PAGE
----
SINGAPORE - A criminal scheme involving nine men saw magnets being used to tamper with equipment on ships supplying marine fuel oil to other vessels.
The magnets caused the devices - known as mass flow meters - to wrongly record the amount of fuel transferred to the buyers.
Fuel buyers were cheated of nearly US$337,000 (S$457,500) worth of oil in total, the Attorney-General's Chambers, the Maritime and Port Authority of Singapore (MPA) and the Singapore Police Force said in a joint statement on Thursday (Sept 30).
The nine men involved in the scheme - Tay Tien Whui; Ang Heng Lye; Kek Kah Hui; Ang Heng Chye; Stanley Heng Meng Wee; Lionel Leong Wai Chew; Gab Chua Yan Jing; Kek Kah Hee; and Andy Chua Yew Hui - have been convicted and sentenced.
The scheme took place on two bunker barges in various instances between October 2018 and April 2019. Bunker barges are ships that operate like mobile petrol kiosks, refuelling other vessels in open seas.
It involved placing industrial-strength magnets on the mass flow meters in the ships and securing them with tape of the same colour as the devices.
The magnets would affect the mass flow meters, resulting in them erroneously recording a greater amount of fuel transferred into a receiving vessel than what was actually supplied.
Court documents state that the scheme was intended to help Newocean Fuel (Singapore), a fuel supplier that chartered the bunker barges, to "save" on the oil by delivering smaller amounts than what was contractually agreed with its buyers.
It was masterminded by Tay, Ang Heng Lye and Kek Kah Hui.
Tay, 40, was the director and sole shareholder of another company, Success Energy Service. Ang Heng Lye, 50, was its consultant and partner.
The company had supplied its personnel, known as cargo officers, to manage bunkering operations on the two ships in June 2018.
A third company, Urban Energy, took over the operations on the bunker barges around July 2018. Kek Kah Hui, 39, was a director in the firm.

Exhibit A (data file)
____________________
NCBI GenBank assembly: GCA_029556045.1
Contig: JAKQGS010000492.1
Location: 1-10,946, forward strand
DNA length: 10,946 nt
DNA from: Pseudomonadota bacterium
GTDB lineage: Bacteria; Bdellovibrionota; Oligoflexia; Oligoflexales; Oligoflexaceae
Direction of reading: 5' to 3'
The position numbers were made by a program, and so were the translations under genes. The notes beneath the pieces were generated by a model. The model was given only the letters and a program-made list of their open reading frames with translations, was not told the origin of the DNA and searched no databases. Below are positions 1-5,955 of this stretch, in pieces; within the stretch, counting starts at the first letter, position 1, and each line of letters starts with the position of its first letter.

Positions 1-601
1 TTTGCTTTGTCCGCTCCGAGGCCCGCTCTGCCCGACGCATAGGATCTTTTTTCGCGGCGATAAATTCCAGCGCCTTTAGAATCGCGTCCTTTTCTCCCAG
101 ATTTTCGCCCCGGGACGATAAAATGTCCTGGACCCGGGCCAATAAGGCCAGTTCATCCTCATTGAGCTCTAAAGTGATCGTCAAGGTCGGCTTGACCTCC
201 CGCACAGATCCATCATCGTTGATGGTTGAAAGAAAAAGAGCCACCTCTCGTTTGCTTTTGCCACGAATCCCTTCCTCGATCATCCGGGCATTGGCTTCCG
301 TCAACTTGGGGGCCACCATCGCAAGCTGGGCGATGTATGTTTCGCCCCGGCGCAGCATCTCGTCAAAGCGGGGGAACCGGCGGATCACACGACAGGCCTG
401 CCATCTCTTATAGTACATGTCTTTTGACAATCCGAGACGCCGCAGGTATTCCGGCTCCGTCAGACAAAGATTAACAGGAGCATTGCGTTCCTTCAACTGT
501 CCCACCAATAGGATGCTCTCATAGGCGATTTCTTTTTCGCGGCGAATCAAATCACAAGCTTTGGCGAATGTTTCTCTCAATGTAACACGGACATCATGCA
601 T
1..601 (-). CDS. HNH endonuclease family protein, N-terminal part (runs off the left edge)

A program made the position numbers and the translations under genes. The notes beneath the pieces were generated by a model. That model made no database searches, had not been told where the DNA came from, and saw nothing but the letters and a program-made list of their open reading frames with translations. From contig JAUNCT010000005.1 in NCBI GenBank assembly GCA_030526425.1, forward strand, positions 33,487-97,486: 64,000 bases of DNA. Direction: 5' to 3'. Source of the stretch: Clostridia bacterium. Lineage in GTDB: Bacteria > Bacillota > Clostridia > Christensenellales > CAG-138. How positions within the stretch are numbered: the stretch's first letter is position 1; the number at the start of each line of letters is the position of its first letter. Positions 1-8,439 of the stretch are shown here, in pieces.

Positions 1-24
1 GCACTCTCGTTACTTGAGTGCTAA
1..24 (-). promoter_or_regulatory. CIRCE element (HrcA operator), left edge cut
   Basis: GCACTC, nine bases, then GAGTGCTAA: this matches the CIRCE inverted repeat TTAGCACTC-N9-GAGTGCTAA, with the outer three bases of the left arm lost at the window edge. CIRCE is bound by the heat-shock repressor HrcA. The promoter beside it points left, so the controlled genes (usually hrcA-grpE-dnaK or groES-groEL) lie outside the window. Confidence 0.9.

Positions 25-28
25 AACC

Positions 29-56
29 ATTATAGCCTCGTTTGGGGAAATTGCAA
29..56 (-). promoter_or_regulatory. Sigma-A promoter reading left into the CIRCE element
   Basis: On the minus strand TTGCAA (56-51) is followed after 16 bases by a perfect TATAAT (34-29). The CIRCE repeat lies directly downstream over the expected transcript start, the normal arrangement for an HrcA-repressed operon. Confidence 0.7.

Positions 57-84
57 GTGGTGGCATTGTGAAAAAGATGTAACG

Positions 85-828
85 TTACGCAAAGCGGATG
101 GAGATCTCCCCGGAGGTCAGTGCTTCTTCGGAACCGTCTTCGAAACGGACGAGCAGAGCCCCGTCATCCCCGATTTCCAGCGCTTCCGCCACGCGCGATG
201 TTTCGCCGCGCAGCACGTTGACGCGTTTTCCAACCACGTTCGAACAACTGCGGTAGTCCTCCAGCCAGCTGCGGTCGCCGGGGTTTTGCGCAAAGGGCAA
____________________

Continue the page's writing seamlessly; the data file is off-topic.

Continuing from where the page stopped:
Tay, Ang Heng Lye and Kek Kah Hui roped in four other members of the group - Ang Heng Chye, 58; Heng, 39; Leong, 40; and Gab Chua - to place the magnets on the devices during various bunkering operations.
The four men were working as cargo officers at the time. Ang Heng Chye is Ang Heng Lye's brother.
Gab Chua's current age is unclear, but he was 37 when he pleaded guilty to his offences last year.
The cargo officers would inform Kek Kah Hui via text messages about the amount of fuel "saved" each time.
His brother, Kek Kah Hee, 43, who worked at Urban Energy, would assign bunkering operations on the two ships to Heng or Ang Heng Chye.
The remaining member, Andy Chua, a Grab driver at the time of the offences, took over Heng's job on several occasions at Heng's request, and also tampered with the mass flow meters. He was 29 when he pleaded guilty last year.
Except for Kek Kah Hee, each man received a commission for their role in the scheme. The money came from Newocean Fuel, which would transfer the funds to Kek Kah Hui.
The scheme was uncovered after an MPA port inspector discovered a magnet attached to the mass flow meter on one of the bunker barges on April 19, 2019.
Court documents state that Tay and Ang Heng Lye also conspired with another man, Qie Yanpeng, to retrieve and destroy Kek Kah Hui's work laptop on May 9, 2019.
They believed it contained information that could incriminate Kek Kah Hui, who was under arrest at the time.
Qie, 53, was working at Newocean Fuel at the time.
The group - excluding Qie - were dealt with in court between last year and this year.
Ang Heng Lye was sentenced to jail for two years and 11 months, Tay for two years, 10 months and two weeks, and Kek Kah Hui for two years and 10 months.
The remaining six were given jail terms ranging from two weeks to a year and seven months.
Qie faces three charges, including one count of conspiring with Tay and Ang Heng Lye to intentionally obstruct the course of justice. His case is pending.
Court documents do not state if Newocean Fuel has been dealt with or charged over the scheme.